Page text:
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Camera Lets You Shift Focus After Shooting 155

Zothecula writes "For those of us who grew up with film cameras, even the most basic digital cameras can still seem a little bit magical. The ability to instantly see how your shots turned out, then delete the ones you don't want and manipulate the ones you like, is something we would have killed for. Well, light field cameras could be to today's digital cameras, what digital was to film. Among other things, they allow users to selectively shift focus between various objects in a picture, after it's been taken. While the technology has so far been inaccessible to most of us, that is set to change, with the upcoming release of Lytro's consumer light field camera."
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Camera Lets You Shift Focus After Shooting

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  • fitrsrsitf (Score:2, Funny)

    by Anonymous Coward

    if you refocus that comment it reads as "first".

    • This was already done years ago in a different manner by Ren Ng (I believe was his name) who used an extra digital sensor and it's not a holocam it's a standard digital camera modified to enable changing of focus after the fact.

  • omg! (Score:4, Funny)

    by Tolkien ( 664315 ) on Wednesday June 22, 2011 @04:59PM (#36534732) Journal
    • by Anonymous Coward

      CSI's magical license plates are now possible!

      • The license plate on the black car didn't look like it was any clearer when zoomed in. Nor the writing on the signs. It seems more like it is taken with an extreme depth of field and then the system selectively focuses/defocuses areas of the picture. I very likely could be wrong, but that is how it seems to me from just this small demo.
    • by tedgyz ( 515156 ) *


      This is too funny! As soon as I read your comment, I realized Bladerunner was WAY ahead of it's time. It is still one of the best renditions of a future dystopia on film. We all wish it were like Star Trek, but the truth is far more grim.

      The real question is, are we already living in a dystopia? The world is pretty F'ed up.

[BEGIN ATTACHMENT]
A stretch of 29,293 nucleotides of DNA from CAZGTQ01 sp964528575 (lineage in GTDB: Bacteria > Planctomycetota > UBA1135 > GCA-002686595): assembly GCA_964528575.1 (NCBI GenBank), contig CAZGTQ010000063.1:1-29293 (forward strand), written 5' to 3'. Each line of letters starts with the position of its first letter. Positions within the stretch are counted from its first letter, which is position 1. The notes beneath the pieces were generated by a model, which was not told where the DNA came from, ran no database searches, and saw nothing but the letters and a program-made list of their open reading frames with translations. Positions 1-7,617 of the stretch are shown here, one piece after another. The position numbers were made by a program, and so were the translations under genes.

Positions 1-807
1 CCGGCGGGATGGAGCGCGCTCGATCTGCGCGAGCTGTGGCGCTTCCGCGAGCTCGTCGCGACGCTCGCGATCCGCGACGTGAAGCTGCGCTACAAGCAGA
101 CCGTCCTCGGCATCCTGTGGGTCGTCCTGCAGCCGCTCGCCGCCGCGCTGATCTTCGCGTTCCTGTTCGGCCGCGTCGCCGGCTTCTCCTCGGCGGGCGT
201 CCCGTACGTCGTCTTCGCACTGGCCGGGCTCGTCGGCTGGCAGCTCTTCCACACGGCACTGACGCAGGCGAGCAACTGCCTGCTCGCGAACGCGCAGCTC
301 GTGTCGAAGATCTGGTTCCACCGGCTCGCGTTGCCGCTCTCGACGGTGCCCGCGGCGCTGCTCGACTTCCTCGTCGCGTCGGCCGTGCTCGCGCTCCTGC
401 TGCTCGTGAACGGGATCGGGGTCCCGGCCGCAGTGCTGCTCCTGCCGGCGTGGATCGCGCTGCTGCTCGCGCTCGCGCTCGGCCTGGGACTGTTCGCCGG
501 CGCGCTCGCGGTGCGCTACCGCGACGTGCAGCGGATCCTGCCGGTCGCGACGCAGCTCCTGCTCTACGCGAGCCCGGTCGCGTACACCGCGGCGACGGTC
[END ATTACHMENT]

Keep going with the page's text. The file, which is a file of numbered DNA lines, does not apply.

• The real question is, are we already living in a dystopia?

        Yeah, Satan is the ruler of this system of things. But a new king is coming; be awake and be ready.

        • by Jeremi ( 14640 )

          Yeah, Satan is the ruler of this system of things. But a new king is coming; be awake and be ready.

          Damn straight. And Cthulu's reign of terror is going to make Satan's era look like the good old days...

  • For all the data it collects, does it do full spectrum or just 3 colors of light? Polarization after the fact? I wonder how long this will be "at least a year away." If it is the real, I can think of lots of scientific applications more useful than a consumer camera.
    • by Relyx ( 52619 )

      The underlying concept and algorithms are real, and no doubt there are many proofs-of-concept in existence. Whether the technology can be commercialised in a year though seems a bit of stretch. I am willing to be proved wrong, of course - sounds very cool!

    • by Relyx ( 52619 )

      I would hazard a guess that it records just three colours of light. After all, the underlying digital sensor is based on existing technology found in modern cameras.

    • by Kenoli ( 934612 )

      I wonder how long this will be "at least a year away."

      According to the video in the article, the company is releasing "a competitively priced consumer camera" in 2011, ie no more than six months from now.

    • Well, it's a lot easier to commercialize something we already have [wikipedia.org]...

    • Re:Interesting. (Score:4, Informative)

      by marcansoft ( 727665 ) <.hector. .at. .marcansoft.com.> on Wednesday June 22, 2011 @05:32PM (#36535166) Homepage

      It's called a Plenoptic Camera [wikipedia.org]. You put a bunch of microlenses on top of a regular sensor. Each lens is the equivalent of a single 2D image pixel, but the many sensor pixels under it capture several variations of that pixel in the light field. Then you can apply different mapping algorithms to go from that sub-array to the final pixel, refocusing the image, changing the perspective slightly, etc. So color-wise it's just a regular camera. What you get is an extra two spatial dimensions (the image contains 4 dimensions of information instead of 2).

      Of course, the drawback is that you lose a lot of spatial resolution since you're dividing down the sensor resolution by a constant. I doubt they can do anything interesting with less than 6x5 pixels per lens, so a 25 megapixel camera suddenly takes 1 megapixel images at best. The Wiki article does mention a new trick that overcomes this to some extent though, so I'm not sure what the final product will be capable of.

  • What I want to know is, if they can focus at any point in the picture - and it looks as though they can, the interactive graphic is amazing - then why not just have the whole thing in focus at once. Infinite depth of field. If you wanted a shallow depth of field for artistic purposes, you could presumably add that later too. Neat.
    • by Relyx ( 52619 )

      I think the depth of field in the demo is just there to accentuate the idea that you can focus on different areas. As you say, I am sure you could produce a version with a very deep depth of field if so desired.

    • Have you ever tried to reduce depth of field (DOF) to a photo that has too much (for artistic purposes) DOF? It's not easy at all. If you had a pair or more of images, of the same subject, from a slightly different viewpoint (i.e. of the kind you'd take for "stereoscopic" photography) it might be easier because at least then you had some additional cues as to distance from the imaging plane of various objects within the scene, and using that it should be possible to create software to uses those cues to ref

      • Re:I want it all (Score:5, Informative)

        by pjt33 ( 739471 ) on Wednesday June 22, 2011 @05:28PM (#36535138)